Matt Slocum / AP
Swarthmore College student Julia Melin says a sorority is "about having a social support system during college and after college."
PHILADELPHIA -- Nearly 80 years after women at Swarthmore College voted to ban sororities because they were too exclusive, a group of female students will reinstate Greek life this spring after weathering months of polarizing debate on campus.
The future sisters of Kappa Alpha Theta pledge that members will be welcoming, diverse and dedicated to civic engagement and community service. The sorority will also provide valuable national networking opportunities, supporters say.
But some students at the liberal arts school near Philadelphia contend not much has changed since 1933. Sororities are still elite clubs, they say, and flout the college's Quaker roots emphasizing inclusion.
"It's just a really stupid system that shouldn't exist," senior Maya Marzouk said. "I think Swarthmore is better than that."
The highly selective college with about 1,500 students prides itself on rigorous academics, open dialogue and a commitment to social justice. It was co-founded in 1864 by Lucretia Mott, a prominent abolitionist and activist for women's rights.
Campus officials said they are simply facilitating the creation of a group that students want and that the federal regulation Title IX demands. This requires colleges to provide equal opportunities for men and women, and Swarthmore has two fraternities.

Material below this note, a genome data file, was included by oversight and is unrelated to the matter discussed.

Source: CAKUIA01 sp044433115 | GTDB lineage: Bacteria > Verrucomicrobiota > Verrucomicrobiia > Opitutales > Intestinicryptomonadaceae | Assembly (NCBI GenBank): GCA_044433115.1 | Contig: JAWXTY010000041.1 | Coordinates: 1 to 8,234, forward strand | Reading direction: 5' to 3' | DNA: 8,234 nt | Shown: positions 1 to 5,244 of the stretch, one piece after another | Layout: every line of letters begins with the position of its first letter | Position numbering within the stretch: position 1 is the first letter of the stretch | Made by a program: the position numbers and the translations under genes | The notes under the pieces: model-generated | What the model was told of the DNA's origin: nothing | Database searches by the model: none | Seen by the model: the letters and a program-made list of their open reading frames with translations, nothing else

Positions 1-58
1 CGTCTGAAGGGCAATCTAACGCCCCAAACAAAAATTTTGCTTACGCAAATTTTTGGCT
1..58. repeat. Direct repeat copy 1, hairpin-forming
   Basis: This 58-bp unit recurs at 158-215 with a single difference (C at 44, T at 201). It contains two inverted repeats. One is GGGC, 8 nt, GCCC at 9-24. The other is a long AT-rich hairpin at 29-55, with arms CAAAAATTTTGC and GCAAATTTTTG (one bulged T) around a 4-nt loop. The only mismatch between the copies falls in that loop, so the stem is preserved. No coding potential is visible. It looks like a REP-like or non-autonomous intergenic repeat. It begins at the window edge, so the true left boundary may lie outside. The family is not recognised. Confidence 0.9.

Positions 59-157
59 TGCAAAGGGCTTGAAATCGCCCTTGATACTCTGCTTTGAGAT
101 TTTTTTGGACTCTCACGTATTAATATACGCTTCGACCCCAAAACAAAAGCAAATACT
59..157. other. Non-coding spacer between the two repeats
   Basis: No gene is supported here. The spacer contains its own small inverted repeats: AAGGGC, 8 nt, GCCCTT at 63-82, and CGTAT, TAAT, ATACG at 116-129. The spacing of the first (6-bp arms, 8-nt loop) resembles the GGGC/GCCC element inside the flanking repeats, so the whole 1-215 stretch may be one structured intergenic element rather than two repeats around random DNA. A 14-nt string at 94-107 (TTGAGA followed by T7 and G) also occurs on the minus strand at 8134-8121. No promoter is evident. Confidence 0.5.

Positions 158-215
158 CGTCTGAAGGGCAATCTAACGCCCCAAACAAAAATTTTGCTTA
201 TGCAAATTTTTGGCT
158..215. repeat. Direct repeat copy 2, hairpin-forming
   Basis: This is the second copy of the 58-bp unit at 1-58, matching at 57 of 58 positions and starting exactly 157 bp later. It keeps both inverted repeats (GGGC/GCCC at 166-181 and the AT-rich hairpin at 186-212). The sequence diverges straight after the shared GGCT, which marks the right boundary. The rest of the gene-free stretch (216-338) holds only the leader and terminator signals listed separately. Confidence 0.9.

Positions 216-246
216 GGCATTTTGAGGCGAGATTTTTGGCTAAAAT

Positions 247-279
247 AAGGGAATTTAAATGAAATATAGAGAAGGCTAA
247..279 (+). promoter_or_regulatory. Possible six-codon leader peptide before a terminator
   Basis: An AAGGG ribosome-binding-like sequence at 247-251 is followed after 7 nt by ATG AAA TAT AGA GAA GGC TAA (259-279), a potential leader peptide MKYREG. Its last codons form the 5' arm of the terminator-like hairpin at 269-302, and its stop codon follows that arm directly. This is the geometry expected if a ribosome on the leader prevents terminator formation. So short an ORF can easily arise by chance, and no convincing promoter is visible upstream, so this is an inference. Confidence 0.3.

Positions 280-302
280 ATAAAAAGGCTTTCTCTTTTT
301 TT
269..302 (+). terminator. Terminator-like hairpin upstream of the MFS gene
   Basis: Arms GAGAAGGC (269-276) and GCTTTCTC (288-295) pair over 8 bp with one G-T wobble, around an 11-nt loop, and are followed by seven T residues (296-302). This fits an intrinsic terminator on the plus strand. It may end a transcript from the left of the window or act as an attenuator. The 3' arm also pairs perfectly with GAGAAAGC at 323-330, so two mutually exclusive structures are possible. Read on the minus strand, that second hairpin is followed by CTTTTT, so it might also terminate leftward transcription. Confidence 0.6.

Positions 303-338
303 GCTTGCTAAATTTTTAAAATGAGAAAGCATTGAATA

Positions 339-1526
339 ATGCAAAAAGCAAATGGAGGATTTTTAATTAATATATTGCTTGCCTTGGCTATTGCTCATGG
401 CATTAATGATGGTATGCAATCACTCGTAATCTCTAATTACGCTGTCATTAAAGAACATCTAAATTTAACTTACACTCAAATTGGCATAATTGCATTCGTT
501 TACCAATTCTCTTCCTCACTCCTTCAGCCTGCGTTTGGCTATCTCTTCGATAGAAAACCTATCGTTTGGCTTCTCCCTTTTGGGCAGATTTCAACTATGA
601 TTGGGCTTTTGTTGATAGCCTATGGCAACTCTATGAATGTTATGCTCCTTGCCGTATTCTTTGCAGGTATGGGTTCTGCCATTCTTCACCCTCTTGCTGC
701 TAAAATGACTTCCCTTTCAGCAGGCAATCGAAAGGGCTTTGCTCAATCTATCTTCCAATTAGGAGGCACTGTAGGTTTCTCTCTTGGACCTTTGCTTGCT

College senior Julia Melin said she helped to start Not Yet Sisters — the group that will become Kappa Alpha Theta — out of a sense that female students needed better mentoring and wider professional connections. Swarthmore's alumni association is relatively small, Melin noted.
Sorority critics "thought it was more about having a space to party in, and it's really not about that at all," said Melin, from nearby Abington, Pa. "It's about having a social support system during college and after college."
The Greek revival at Swarthmore appears to be unique, said Nicki Meneley, executive director of the National Panhellenic Conference.